• Generally I have a high regard for Android Central but I could have gotten this article if I left a parrot with Thompson for a few hours. Not an original piece of analysis to be found. I expect much more from you, AC.
  • You need to lower your AC expectations... A LOT! It's all about click bait with the "7 Best _____" and "5 Things You Need to Know About ____" BS that's all about getting you to follow links without any substance. AC as a respected site under Phil's watch is dead. I just check in once in a while in the hopes that it would be great again but I've learned not to expect more than superficial bait posts. ...Joe K.
  • Yes, this is not the old AC. The guard has changed, and it's all about ads and clicks now, not original content and information.
  • Besides the initial set up of Google Home, I wouldn't say a cell phone is necessary. I'd actually say it's a good thing to be able to use the cell phone to control the device when there's an option to.
  • More copied crap fed to us... No innovation whatsoever.. Next up Google will try selling us a smartwatch and fail just like the pixel did..
  • I think you are ignoring the global impact in this article. In order for Alexa to really be what you claim it is for Amazon, Amazon would have to have more traction outside of the US and a minor influence in Europe. Alexa, and it's benefits, decrease quite quickly once you get out of the Western Hemisphere...
  • The Western Hemisphere is where smart home, Virtual Assistants, and connected devices is excelling. The boom in the majority of the rest is Low Cost, commoditized phones. As more countries become wealthy, its natural that this market will expand. But outside of USA, EU, and Australia.....It's a different market where this tech isn't as profitable or sought after.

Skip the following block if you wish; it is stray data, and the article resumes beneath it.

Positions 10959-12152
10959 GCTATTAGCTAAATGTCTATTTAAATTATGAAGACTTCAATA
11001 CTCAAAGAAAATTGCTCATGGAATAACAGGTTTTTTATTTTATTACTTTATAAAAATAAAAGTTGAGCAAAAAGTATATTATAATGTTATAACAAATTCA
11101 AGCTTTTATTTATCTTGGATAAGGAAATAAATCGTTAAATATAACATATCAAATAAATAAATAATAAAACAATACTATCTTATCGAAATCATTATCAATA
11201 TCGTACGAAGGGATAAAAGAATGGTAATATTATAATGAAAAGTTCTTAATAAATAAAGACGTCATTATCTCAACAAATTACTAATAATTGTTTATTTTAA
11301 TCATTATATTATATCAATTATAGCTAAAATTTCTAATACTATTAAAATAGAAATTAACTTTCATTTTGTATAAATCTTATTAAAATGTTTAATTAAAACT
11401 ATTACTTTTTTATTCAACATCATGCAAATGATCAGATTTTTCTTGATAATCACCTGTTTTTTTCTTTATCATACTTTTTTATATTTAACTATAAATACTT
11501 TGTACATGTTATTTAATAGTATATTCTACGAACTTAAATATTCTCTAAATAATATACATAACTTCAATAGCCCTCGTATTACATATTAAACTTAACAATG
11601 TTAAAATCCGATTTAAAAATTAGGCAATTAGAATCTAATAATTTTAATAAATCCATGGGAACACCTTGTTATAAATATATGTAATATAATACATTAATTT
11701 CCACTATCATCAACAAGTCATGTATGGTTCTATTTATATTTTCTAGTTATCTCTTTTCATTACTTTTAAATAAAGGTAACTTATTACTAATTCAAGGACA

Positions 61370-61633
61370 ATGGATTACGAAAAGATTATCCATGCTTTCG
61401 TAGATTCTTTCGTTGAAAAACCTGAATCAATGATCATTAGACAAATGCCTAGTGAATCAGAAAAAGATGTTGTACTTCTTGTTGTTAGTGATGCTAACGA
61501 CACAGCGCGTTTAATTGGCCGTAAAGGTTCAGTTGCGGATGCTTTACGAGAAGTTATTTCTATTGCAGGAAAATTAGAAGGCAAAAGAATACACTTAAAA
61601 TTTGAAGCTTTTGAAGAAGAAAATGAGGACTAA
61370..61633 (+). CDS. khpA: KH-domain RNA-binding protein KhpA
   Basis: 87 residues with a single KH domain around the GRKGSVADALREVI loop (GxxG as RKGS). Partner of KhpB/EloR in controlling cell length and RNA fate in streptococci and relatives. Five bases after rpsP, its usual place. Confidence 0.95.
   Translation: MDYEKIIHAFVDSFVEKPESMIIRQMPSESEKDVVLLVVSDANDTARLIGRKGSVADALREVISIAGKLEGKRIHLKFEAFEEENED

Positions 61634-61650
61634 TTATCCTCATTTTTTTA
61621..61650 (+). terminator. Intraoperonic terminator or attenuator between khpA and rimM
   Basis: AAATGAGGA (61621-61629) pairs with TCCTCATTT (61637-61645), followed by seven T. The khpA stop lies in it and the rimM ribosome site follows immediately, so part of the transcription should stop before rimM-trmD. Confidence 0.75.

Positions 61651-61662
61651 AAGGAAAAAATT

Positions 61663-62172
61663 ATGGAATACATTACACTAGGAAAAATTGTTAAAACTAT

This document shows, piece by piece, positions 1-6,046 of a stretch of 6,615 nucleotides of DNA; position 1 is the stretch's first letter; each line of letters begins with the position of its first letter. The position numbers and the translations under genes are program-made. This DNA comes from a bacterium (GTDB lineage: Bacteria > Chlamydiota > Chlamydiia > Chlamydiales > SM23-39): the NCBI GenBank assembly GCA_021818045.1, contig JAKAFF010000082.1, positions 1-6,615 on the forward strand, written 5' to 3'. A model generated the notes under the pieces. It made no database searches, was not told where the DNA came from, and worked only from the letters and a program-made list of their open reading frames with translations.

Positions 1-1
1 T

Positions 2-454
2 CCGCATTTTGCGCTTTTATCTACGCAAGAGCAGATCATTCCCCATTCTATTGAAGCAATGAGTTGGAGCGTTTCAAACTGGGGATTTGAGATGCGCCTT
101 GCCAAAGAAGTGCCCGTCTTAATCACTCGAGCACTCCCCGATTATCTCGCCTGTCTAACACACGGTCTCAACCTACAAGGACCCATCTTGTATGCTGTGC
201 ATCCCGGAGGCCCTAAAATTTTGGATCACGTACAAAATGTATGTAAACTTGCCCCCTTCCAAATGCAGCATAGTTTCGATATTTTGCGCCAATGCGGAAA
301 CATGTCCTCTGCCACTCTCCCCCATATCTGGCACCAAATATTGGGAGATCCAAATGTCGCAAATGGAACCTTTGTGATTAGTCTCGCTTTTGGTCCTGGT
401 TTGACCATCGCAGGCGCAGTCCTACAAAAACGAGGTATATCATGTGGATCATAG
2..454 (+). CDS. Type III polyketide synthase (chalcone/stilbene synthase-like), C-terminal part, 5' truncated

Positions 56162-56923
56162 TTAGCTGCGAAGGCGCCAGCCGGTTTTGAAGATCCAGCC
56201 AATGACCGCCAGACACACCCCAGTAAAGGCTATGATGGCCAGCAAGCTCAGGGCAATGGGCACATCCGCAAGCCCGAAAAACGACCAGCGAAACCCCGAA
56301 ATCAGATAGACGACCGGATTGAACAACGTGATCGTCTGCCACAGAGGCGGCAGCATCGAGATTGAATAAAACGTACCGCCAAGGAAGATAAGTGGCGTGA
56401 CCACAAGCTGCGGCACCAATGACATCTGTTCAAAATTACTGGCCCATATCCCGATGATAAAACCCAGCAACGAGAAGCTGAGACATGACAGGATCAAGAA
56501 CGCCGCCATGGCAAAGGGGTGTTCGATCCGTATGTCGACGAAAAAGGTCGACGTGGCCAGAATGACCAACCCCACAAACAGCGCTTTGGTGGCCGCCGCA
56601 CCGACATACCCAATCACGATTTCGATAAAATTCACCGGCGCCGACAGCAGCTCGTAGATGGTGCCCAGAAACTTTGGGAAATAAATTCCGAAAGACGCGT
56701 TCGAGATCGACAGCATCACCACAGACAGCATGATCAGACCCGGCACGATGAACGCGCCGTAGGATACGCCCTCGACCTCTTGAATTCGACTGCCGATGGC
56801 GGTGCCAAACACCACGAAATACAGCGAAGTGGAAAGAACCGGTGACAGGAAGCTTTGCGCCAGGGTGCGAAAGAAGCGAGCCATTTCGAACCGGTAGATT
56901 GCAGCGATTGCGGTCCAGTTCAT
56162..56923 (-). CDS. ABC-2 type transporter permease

• The two companies have different goals and have different ways to influence manufacturers. Google wants to know everything to feed you ads and Amazon wants to be everywhere you might want to buy something. Google wants to have control over the whole system so you can't install anything else over top of it do they give out their tech (OS, UI, radios, protocols/Brillo, Assistant, Thread, Weave) reducing engineering. Amazon wants to sell AWS to cloud services so they make Alexa simple to add and compatible with anything.
  • "But Thompson argues that Google still relies too heavily on needing a phone in-hand..." Has Ben Thompson even used Google Home? I don't need my phone in-hand or near me to control my Google Home. I only used the phone when I added Smartthings to Google Home just like I did when I added it to my Echo Dot.
  • You read it too quickly. The author did not say "google home" requires you to have a phone-in-hand. They said "Google" needs you to have a phone-in-hand...to make money from you (as-in, google home as a service isn't going to be a big revenue stream for Google, the only profit is from the one-time hardware sale). The author then continues by explaining how the one-time hardware sale doesn't mean as much to Amazon because the service itself will make them money over time as you use the product (via Amazon store purchases).
  • Bader’s no value-added rehash of a tech marketer’s sloppy assessment of value in tech innovation.
  • Amazon has done the same thing Google did with Android against Microsoft and Google is moving to slow unless they want to sale one Google home for every six Amazon echo's